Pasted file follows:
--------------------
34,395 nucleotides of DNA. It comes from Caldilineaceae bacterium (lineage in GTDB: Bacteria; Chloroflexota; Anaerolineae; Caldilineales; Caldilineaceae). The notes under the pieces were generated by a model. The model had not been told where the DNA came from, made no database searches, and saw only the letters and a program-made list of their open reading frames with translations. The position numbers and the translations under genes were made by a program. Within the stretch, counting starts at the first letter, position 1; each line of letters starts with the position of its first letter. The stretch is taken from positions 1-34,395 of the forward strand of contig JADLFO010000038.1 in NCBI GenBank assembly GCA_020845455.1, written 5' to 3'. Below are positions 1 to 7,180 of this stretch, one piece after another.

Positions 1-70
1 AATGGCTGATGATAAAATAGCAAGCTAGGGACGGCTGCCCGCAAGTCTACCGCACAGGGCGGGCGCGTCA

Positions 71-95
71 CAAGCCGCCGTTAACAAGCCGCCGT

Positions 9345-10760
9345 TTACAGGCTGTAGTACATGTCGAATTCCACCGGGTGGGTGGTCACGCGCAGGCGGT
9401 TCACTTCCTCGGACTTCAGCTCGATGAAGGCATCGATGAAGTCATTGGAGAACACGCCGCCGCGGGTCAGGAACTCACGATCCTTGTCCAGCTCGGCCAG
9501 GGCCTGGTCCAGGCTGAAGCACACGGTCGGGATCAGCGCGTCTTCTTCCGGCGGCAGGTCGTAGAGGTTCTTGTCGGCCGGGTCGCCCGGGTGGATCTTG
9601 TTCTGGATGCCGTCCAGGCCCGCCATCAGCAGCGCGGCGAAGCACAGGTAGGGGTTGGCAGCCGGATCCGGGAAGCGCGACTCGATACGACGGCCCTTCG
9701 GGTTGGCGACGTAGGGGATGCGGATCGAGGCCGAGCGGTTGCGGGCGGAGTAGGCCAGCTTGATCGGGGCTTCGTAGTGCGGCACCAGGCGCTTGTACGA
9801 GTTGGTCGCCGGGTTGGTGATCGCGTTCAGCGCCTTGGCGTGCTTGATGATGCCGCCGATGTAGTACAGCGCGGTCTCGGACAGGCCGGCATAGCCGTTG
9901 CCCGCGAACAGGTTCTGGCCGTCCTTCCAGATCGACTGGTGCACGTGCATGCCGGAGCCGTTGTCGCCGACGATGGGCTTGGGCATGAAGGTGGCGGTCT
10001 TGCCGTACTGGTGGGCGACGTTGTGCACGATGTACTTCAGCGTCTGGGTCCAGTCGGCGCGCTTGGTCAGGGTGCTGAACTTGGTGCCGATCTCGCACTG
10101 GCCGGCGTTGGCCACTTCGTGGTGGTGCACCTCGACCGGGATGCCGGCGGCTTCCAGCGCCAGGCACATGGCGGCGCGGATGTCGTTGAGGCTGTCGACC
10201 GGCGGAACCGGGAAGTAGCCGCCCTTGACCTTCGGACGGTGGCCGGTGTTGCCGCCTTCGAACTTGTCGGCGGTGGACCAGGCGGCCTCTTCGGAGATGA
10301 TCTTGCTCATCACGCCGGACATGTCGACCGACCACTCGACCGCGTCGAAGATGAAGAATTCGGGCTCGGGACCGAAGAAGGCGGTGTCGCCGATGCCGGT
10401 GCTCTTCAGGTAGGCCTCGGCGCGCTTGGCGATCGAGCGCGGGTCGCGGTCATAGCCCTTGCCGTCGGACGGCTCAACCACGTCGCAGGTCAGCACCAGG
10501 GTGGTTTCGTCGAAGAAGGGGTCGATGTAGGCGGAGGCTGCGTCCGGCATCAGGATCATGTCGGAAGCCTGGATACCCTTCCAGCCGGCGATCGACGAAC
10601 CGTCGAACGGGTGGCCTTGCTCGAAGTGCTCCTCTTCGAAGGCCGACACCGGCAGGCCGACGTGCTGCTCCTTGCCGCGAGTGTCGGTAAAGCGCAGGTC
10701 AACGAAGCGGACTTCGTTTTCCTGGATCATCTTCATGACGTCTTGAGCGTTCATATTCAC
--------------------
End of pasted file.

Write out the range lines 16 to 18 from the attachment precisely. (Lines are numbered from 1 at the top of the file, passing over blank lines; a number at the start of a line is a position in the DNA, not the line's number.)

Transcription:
10201 GGCGGAACCGGGAAGTAGCCGCCCTTGACCTTCGGACGGTGGCCGGTGTTGCCGCCTTCGAACTTGTCGGCGGTGGACCAGGCGGCCTCTTCGGAGATGA
10301 TCTTGCTCATCACGCCGGACATGTCGACCGACCACTCGACCGCGTCGAAGATGAAGAATTCGGGCTCGGGACCGAAGAAGGCGGTGTCGCCGATGCCGGT
10401 GCTCTTCAGGTAGGCCTCGGCGCGCTTGGCGATCGAGCGCGGGTCGCGGTCATAGCCCTTGCCGTCGGACGGCTCAACCACGTCGCAGGTCAGCACCAGG